December 2013

In connection with Julstaden Göteborg 2013 (the City of Gothenburg's official Christmas celebrations), Creativity Unlimited produced an installation in the cityscape based on Canadian artist Max Streicher's famous inflatables – in this case, suspended inflatable shapes and figures that hover in the air above people in streets and open spaces. Using Streicher's ideas, CU in cooperation with the artist Pecka Söderberg and students at Chalmers University of Technology, created a number of inflatable clouds that were suspended between the roof tops in Harry Hjörnes plats in the heart of historic Gothenburg. During a few weeks before Christmas, they hung there, unconcered about the busy Christmas shoppers below.

The purpose of the installation was to give the cityscape a unique aesthetic form and feel, while also raising questions about the cityscape itself. Clouds aimed at visualising the interstitial space between bulidings and other structures that is often forgotten in the day to day discussions about urban design. The clouds with which we, for a short moment, filled a small part of the cityscape, depended on these empty spaces – the empty spaces that make room for thought and creativity. Similar empty spaces occur in all forms of art: between the various objects of a picture, you find the intermediate space; in books and poems, much is said between the lines; silence gives life to music. The interstitial space is where people can meet, talk to each other, and make new aquaintances as well as experiences. It is where the unexpected can happen. The space beween buildings and structures is what gives life to a city. Clouds created a space for tranquillity and contemplation during what is arguably the most hectic, and possibly stressful, time of the year. Furthermore, they moved heaven a bit closer to earth. Or was it the other way around?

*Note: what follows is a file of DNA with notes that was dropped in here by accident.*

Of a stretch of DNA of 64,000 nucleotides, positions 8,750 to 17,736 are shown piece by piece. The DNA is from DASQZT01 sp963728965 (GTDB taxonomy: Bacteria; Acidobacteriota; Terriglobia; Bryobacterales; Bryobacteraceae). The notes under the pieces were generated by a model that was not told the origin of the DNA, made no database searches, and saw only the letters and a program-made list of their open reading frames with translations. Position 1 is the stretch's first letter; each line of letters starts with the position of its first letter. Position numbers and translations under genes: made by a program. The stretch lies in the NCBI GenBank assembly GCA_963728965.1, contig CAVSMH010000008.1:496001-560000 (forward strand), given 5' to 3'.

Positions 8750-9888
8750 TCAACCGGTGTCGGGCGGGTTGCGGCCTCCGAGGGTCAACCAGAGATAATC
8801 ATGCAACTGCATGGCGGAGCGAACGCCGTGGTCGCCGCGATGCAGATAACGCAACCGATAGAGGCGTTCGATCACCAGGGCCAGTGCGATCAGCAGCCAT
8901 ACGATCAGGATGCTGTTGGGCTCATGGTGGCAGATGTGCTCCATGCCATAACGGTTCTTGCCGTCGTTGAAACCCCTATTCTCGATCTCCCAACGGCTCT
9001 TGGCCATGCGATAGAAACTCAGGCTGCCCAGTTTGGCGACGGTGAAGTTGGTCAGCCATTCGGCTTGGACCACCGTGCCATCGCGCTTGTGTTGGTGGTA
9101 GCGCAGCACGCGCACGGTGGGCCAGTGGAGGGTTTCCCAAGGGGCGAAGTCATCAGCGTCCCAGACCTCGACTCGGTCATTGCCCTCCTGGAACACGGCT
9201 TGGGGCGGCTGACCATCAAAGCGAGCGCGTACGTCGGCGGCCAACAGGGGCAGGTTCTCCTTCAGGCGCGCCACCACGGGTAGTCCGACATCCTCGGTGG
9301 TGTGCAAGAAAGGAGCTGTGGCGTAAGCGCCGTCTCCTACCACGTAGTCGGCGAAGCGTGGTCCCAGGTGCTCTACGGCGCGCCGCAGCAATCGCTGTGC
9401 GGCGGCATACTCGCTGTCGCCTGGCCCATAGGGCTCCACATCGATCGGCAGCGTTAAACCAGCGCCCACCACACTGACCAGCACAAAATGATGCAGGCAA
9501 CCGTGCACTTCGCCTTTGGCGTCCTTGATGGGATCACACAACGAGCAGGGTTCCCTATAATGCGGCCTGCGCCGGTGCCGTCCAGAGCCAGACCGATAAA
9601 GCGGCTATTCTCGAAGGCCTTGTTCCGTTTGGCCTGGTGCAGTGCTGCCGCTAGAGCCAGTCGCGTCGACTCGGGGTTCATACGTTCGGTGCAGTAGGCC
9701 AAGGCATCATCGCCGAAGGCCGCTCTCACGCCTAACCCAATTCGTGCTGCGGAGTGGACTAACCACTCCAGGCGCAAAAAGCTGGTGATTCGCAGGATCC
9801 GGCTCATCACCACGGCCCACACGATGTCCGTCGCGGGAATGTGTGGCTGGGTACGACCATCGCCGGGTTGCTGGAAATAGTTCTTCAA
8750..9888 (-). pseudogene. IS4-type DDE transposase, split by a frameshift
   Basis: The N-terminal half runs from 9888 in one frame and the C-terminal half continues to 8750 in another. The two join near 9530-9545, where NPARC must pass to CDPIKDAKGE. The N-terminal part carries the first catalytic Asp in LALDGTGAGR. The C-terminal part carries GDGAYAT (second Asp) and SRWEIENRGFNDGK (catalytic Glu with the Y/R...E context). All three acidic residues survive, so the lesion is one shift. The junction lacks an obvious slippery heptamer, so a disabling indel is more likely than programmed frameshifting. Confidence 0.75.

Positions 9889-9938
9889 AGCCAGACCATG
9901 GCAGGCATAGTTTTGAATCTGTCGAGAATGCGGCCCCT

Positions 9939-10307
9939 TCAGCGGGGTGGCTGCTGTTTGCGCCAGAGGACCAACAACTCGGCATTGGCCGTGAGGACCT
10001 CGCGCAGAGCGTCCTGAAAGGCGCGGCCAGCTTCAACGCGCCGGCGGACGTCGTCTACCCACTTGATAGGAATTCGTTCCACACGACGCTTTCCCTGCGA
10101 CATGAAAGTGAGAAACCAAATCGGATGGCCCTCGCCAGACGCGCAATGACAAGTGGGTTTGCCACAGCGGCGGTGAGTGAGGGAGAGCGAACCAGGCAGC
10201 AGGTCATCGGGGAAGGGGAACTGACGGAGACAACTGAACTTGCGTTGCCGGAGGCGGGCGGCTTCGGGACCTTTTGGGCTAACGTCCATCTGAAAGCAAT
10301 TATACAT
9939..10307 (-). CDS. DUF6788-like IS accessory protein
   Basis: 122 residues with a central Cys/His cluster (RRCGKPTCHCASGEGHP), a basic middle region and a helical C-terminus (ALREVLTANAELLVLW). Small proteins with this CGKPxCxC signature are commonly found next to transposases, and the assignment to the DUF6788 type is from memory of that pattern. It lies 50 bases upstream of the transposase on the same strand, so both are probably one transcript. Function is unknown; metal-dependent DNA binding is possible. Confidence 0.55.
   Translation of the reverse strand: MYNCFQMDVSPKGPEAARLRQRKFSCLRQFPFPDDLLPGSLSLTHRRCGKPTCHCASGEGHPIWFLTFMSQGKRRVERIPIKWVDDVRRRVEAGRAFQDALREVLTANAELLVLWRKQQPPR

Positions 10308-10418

Clouds was produced in cooperation with:

Chalmers University of Technology
Pecka Söderberg
Göteborg & Co